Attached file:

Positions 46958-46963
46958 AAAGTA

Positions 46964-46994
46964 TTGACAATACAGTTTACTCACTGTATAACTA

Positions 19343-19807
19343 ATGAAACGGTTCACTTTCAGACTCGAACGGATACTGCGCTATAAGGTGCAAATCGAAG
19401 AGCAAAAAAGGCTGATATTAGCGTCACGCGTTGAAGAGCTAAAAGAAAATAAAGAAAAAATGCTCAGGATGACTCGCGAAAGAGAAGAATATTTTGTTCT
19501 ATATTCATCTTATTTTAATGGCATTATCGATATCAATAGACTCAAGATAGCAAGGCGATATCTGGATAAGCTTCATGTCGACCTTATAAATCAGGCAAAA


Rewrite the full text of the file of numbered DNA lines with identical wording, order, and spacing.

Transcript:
Positions 46958-46963
46958 AAAGTA

Positions 46964-46994
46964 TTGACAATACAGTTTACTCACTGTATAACTA

Positions 19343-19807
19343 ATGAAACGGTTCACTTTCAGACTCGAACGGATACTGCGCTATAAGGTGCAAATCGAAG
19401 AGCAAAAAAGGCTGATATTAGCGTCACGCGTTGAAGAGCTAAAAGAAAATAAAGAAAAAATGCTCAGGATGACTCGCGAAAGAGAAGAATATTTTGTTCT
19501 ATATTCATCTTATTTTAATGGCATTATCGATATCAATAGACTCAAGATAGCAAGGCGATATCTGGATAAGCTTCATGTCGACCTTATAAATCAGGCAAAA